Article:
After a doubleheader loss put them back into a tie for last place in the AL East, the Boston Red Sox fired GM Chaim Bloom after four years with the organization this morning. But was this really the right decision?
Evaluating The Chaim Bloom Era
After the doubleheader loss to the Yankees on Tuesday, the Boston Red Sox fell into a tie for last place in the AL East, putting them in position for their third last place finish in the division over the last four seasons. This being so close to the end, they looked to the offseason and fired their general manager Chaim Bloom this Thursday morning.
Bloom had a complicated tenure in Boston, taking over after a 2019 season in which the Red Sox World Series defense consisted of missing the playoffs. Ownership quickly asked him to trade a generational talent, Mookie Betts, as his free agency was coming up and they did want to pay him a record breaking contract. This was also right before COVID shortened the 2020 season, and things were as strange around baseball as they were in the real world. Let’s evaluate the tenure of Chaim Bloom.
Dismantling the World Series Core
When Bloom came in he took over for Dave Dombrowski, a guy with the reputation of taking big swings on high risk, high profile players. After building up the 2018 World Series team, Dombrowski gave out big extensions to Chris Sale, David Price, Nathan Eovaldi, and Xander Bogaerts, beefing up the payroll and emptying the prospect pool.
While this ended up with a World Series, the Red Sox quickly lost their depth and became very expensive. This means that with Bloom, ownership gave him one goal. Make the team cheaper, younger, and better developed.
While doing this may have been smart, it did not make Red Sox fans very happy, as the guys that led their contention in 2017 and 2018 were quickly shipped out of Boston. Mookie Betts and David Price were traded to the Dodgers in 2020. Andrew Benintendi and Jackie Bradley Jr. departed before 2021. Recently, fan favorite shortstop Xander Bogaerts left for the San Diego Padres in 2022 free agency.
Bloom was often criticized for not getting enough back for these guys, particularly Betts. The key pieces in return for Betts include Jeter Downs, who is no longer with the Red Sox organization and Alex Verdugo, who is a solid outfielder but not close to replicating Betts likely 2023 MVP season. The pitching staff struggled behind the injuries of Chris Sale, and there just haven’t been as many good players in Boston as fan favorites departed.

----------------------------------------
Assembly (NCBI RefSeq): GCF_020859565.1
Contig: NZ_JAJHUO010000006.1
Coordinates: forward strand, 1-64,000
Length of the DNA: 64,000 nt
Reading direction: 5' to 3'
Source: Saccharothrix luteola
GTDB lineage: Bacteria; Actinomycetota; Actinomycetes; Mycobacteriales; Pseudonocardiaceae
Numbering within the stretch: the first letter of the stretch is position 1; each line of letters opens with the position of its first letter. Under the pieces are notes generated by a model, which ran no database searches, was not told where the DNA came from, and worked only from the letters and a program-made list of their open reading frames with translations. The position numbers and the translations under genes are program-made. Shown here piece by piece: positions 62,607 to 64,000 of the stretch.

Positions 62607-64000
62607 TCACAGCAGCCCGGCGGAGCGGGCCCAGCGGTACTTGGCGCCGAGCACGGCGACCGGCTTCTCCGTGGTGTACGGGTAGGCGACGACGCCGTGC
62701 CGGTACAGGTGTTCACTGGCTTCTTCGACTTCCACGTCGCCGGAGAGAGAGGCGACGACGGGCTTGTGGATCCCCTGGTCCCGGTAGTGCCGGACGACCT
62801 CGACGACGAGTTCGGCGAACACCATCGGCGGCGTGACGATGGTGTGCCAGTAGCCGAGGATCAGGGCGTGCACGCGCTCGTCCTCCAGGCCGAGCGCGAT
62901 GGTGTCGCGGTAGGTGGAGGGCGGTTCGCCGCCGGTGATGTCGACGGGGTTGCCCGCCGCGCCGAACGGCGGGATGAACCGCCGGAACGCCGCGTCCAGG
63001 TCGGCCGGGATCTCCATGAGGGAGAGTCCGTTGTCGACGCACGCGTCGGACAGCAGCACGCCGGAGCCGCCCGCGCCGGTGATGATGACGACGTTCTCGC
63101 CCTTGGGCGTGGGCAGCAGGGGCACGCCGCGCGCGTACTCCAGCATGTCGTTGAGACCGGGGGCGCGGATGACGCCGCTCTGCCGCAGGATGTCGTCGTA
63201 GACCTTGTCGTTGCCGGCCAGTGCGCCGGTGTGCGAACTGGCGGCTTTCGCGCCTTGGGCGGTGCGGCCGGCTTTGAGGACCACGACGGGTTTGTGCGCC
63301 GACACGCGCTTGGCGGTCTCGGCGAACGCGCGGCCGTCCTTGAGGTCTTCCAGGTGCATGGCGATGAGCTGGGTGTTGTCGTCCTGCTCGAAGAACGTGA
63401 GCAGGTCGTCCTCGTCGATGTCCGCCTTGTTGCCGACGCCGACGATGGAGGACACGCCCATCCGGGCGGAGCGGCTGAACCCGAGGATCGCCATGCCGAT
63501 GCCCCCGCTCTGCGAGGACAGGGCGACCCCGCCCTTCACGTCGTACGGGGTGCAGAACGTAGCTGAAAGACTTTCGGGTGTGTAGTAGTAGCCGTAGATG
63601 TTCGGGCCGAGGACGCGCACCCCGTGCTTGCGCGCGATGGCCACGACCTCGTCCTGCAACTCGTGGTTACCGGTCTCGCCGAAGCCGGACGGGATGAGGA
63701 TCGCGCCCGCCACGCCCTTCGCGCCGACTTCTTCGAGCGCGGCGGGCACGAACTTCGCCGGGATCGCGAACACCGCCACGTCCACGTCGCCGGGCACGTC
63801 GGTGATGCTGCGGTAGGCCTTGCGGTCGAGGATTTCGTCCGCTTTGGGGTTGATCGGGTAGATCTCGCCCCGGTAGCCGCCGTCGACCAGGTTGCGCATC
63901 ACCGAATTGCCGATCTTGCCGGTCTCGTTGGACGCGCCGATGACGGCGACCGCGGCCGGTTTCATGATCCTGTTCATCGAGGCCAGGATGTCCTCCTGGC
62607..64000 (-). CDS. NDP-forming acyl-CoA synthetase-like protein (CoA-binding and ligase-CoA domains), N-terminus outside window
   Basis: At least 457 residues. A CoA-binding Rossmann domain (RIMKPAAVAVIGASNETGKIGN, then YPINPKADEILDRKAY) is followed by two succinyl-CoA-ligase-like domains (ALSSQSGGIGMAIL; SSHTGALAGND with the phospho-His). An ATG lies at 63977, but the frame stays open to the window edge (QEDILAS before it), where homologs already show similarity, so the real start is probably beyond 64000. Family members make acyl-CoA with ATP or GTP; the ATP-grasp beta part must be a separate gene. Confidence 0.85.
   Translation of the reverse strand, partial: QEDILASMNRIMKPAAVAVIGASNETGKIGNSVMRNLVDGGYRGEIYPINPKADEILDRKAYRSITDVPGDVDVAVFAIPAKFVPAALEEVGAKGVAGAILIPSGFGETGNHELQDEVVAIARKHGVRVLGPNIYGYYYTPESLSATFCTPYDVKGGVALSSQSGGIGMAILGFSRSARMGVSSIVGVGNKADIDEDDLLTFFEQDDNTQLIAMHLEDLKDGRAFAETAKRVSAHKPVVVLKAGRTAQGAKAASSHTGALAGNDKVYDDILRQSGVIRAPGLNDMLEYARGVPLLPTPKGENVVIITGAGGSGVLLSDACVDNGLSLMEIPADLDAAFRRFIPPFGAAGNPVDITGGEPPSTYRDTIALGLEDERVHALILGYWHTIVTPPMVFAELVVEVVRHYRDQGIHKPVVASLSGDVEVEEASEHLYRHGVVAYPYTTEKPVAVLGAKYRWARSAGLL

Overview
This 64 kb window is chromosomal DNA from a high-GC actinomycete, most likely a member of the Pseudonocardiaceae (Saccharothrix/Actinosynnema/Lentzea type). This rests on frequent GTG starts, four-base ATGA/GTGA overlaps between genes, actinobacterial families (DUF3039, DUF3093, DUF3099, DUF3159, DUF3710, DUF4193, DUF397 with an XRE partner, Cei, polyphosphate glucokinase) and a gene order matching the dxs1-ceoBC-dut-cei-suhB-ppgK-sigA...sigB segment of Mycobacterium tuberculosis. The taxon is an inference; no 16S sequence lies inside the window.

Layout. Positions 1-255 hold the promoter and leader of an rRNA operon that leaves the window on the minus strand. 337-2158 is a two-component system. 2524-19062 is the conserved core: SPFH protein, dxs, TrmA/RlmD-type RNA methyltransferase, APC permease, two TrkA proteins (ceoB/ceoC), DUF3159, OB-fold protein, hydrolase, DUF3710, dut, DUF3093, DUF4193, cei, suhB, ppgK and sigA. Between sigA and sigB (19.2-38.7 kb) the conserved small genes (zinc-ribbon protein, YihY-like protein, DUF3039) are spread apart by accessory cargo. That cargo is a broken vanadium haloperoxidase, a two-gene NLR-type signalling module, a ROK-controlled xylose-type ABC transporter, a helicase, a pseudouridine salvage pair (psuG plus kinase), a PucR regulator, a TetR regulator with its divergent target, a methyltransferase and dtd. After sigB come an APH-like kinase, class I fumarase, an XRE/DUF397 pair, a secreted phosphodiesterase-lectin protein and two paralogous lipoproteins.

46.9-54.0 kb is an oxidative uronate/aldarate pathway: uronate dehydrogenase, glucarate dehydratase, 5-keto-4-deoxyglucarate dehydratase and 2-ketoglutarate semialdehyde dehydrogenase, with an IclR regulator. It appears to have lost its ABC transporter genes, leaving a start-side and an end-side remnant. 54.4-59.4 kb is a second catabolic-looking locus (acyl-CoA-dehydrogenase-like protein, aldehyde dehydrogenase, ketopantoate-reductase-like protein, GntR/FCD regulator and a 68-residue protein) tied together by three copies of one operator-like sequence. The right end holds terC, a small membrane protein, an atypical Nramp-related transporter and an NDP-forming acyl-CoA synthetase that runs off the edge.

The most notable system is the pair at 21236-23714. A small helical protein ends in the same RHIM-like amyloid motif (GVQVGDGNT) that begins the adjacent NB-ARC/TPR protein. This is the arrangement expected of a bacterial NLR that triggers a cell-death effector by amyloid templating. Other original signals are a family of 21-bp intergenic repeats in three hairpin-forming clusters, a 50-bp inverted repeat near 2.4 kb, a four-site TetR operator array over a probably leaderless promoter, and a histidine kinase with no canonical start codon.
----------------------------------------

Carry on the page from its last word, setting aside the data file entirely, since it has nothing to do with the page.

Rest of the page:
Building Up the New Era
To replace these guys, Bloom mostly focused on younger or more affordable options. Verdugo, Japanese outfielder Masataka Yoshida, and Dodgers veteran Justin Turner have been among the Red Sox best producers on offense this season. Mostly though, the key thing Bloom has done is build up the farm system, taking it from a dead last in baseball unit to top five in the league.
Key prospects like Marcelo Mayer and Kyle Teel should be up soon, and could give the Red Sox a big boost. Their only big contract was given out to Rafael Devers, who is a productive third baseman that is only 26, and a holdover from their last World Series. The future may be bright.
Despite this youth, a franchise like the Red Sox may not react so kindly to having to wait for their success. Yes, they might be good soon, but was it worth a five year run where they did nothing of note? Should a big market GM have built back quicker? The Red Sox were fairly decent this year, and adding some arms at the deadline could have put them firmly in the playoff hunt. It has to be asked whether punting the season was worth it.
Was This the Right Move?
This leads us to decide whether this was the right path for Red Sox ownership to take. Bloom had ups and downs, but ultimately did do what the owners asked him to. He cut payroll down and built up the youth movement, immediate winning aside. He also did take them to the ALCS in 2021, even though a lot of pieces from that year are already gone.
I think there is a chance they find a better GM, but ultimately would’ve been better off seeing what Bloom could do with what he has built up. Once you commit to a process, it’s better to see it through unless you see something way better, and Bloom might’ve been the guy to do that. It should be an interesting offseason in Boston.